Helen Rumbelow wrote a good summary last week in the Times on the case against homework in primary schools. Since the Labour government’s homework guidelines were published in 1998, many schools have taken it for granted that it is a good thing. Certainly, I remember having to produce a report on homework for my governors at Cheswardine in 2002 and then again for St Mary’s Shawbury about a year later. Both times I used and distributed the guidance to governors and wrote a summary for staff. But now I wonder.
I remember enjoying doing homework, but of course I was not at home, but at school, and I did not enjoy it until I was at least 10, possibly 11, and really enjoyed it when I was about 13. It seemed a great way to extend learning and our teachers skilfully used it as just that – the extension and deepening of learning. I thrived on it. For some reason, I developed a research bug then that has never left me, and I am grateful for the forced opportunity to do what we called “prep” (because I was privately educated, thanks to the generosity of the direct grant system for officers serving overseas). Those who insist on the benefits of homework probably remember it from about this age, when the learning bug got them (it must have or else they would not be in a position to be in government to make the claims they do). There is some evidence that our learning expectations and resilience kicks in about 12, though not every Year 7 teacher sees it that way, I would imagine.
But there is some serious evidence, summarised in the Visible Learning research of John Hattie, that homework has no real impact on the achievement of primary aged pupils. This is not new – there is a perfectly rounded and skeptical argument against it published by Caroline Sharp of the NFER back in 2002, (building on the work of Harris Cooper), who reports: How much does homework contribute to achievement? Even among older pupils, the homework effect appears to be relatively modest.
This is the nub of the issue. Are we doing this simply to make parents feel as though they are contributing, or have we really thought it through? Susan Hallam’s book Homework: The evidence, which came out in 2004, differentiated again between the strong effect of some homework (when well targeted) for early teenaged children and later, and the relatively ineffectual impact of homework on primary aged children. Interesting.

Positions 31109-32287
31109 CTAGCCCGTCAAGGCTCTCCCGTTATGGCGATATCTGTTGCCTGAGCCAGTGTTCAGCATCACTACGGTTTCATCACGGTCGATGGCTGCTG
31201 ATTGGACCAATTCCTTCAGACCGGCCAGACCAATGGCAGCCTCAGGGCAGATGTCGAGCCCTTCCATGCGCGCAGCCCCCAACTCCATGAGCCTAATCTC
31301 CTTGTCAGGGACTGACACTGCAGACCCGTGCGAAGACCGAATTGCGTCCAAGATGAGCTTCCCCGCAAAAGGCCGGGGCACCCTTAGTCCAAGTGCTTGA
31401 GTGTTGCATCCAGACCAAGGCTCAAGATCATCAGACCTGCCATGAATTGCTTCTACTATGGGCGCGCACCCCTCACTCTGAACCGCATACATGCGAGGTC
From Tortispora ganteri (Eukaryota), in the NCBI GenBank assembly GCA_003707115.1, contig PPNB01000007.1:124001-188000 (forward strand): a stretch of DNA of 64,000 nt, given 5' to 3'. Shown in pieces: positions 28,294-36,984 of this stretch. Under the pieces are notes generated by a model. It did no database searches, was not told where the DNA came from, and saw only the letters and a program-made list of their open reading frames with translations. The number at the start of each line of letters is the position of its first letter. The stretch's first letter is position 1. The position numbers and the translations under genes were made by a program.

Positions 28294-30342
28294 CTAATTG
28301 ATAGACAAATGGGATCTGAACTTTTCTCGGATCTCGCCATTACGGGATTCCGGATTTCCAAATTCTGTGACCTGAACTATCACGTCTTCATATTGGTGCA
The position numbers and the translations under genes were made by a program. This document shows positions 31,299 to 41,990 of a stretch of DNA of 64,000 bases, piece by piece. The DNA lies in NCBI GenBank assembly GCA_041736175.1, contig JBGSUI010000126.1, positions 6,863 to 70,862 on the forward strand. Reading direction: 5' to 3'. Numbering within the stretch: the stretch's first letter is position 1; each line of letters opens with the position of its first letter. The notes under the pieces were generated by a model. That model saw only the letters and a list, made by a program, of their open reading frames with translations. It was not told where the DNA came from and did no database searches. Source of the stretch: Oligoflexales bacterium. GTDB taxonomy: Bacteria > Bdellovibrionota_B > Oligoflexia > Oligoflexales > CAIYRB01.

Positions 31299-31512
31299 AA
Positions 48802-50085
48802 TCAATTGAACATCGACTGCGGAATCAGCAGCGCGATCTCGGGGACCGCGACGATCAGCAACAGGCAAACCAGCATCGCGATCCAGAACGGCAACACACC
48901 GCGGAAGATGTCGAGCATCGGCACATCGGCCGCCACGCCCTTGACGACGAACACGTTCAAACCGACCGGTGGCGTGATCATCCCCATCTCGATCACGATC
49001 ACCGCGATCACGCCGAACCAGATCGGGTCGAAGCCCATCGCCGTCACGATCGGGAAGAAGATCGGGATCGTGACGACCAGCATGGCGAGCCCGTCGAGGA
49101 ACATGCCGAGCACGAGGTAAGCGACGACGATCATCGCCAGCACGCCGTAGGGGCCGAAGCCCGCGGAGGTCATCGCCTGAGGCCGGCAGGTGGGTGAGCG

I get the impression at Christ the Sower, that our homework policy is more thought-through than most, and we have come to the conclusion that “home learning” is a place for children and their parents to cooperate and test out some of the learning that has already gone ahead. This was not something I directly contributed to, though I have conducted two evaluations of homework and am broadly happy with the range of subjects and approaches covered. As I am the head of an institution, and am now raising questions about our own practice in this matter, I perhaps ought to say that this is not policy in school – it is me musing as devil’s advocate in the light of some serious misgivings I have as a result of Hattie’s research. Some thoughts I have – questions and observations:
- If reading is to encouraged as a delight, a gift and a treasure, as well as a skill, should it be lumped in with homework or home learning?
- If we are to be really explicit about certain things – memory training, for instance, for spelling, poetry, plays, times tables and French verb conjugations, amongst others – must we also be explicit about the skills we are fostering? Should we say to children – we want you to learn these tables, and whilst you are at it, you will be improving specific neural pathways that will help you to memorise more difficult material later?
- If we are expecting children to consult with their parents over home learning, why are we marking the stuff? Whose work are we marking?
- Is tutoring (something all schools have to cope with, despite the variable quality) the same as homework? Is it not teaching, rather?
- Home learning that has always had the greatest impact for me has been long term research projects, with children in Years 3-6 having 6 weeks to research,write, compile, arrange and present some work on a topic of interest to them all. This has always been an opportunity to teach effective research skills, but has been backed up most effectively with regular feedback during the projects, shaping children’s learning, and allowing interaction with others.
- Sugata Mitra’s work on Self-Organising Learning Environments (SOLEs) might suggest that homework is best done in groups of children, learning together, relatively unsupervised, but with a strong direction to follow. Have we created a culture where homework done together is seen as cheating? And if we have, does this indicate that we have allowed accountability to take the place of learning?
- If homework is that important, what is the teacher’s commitment to it? This might be the nub of some parents’ hassles that teachers do not mark their children’s (or their!) homework. The other side of this question is whether or not we provide a homework after-school club, as many schools do, for children to complete material in an environment where feedback can be provided as well.
On top of all this, is the issue of whether the material we teach in school is the sort of thing that children could usefully learn at home as well. Are there not many more important things to be doing at home, within the family and community, than homework? I imagine there are. There will be time enough for work. “But we want our children to get ahead!” Ahead of whom, pray? And in which areas? And why those?
This thing needs some in-house debate, I feel.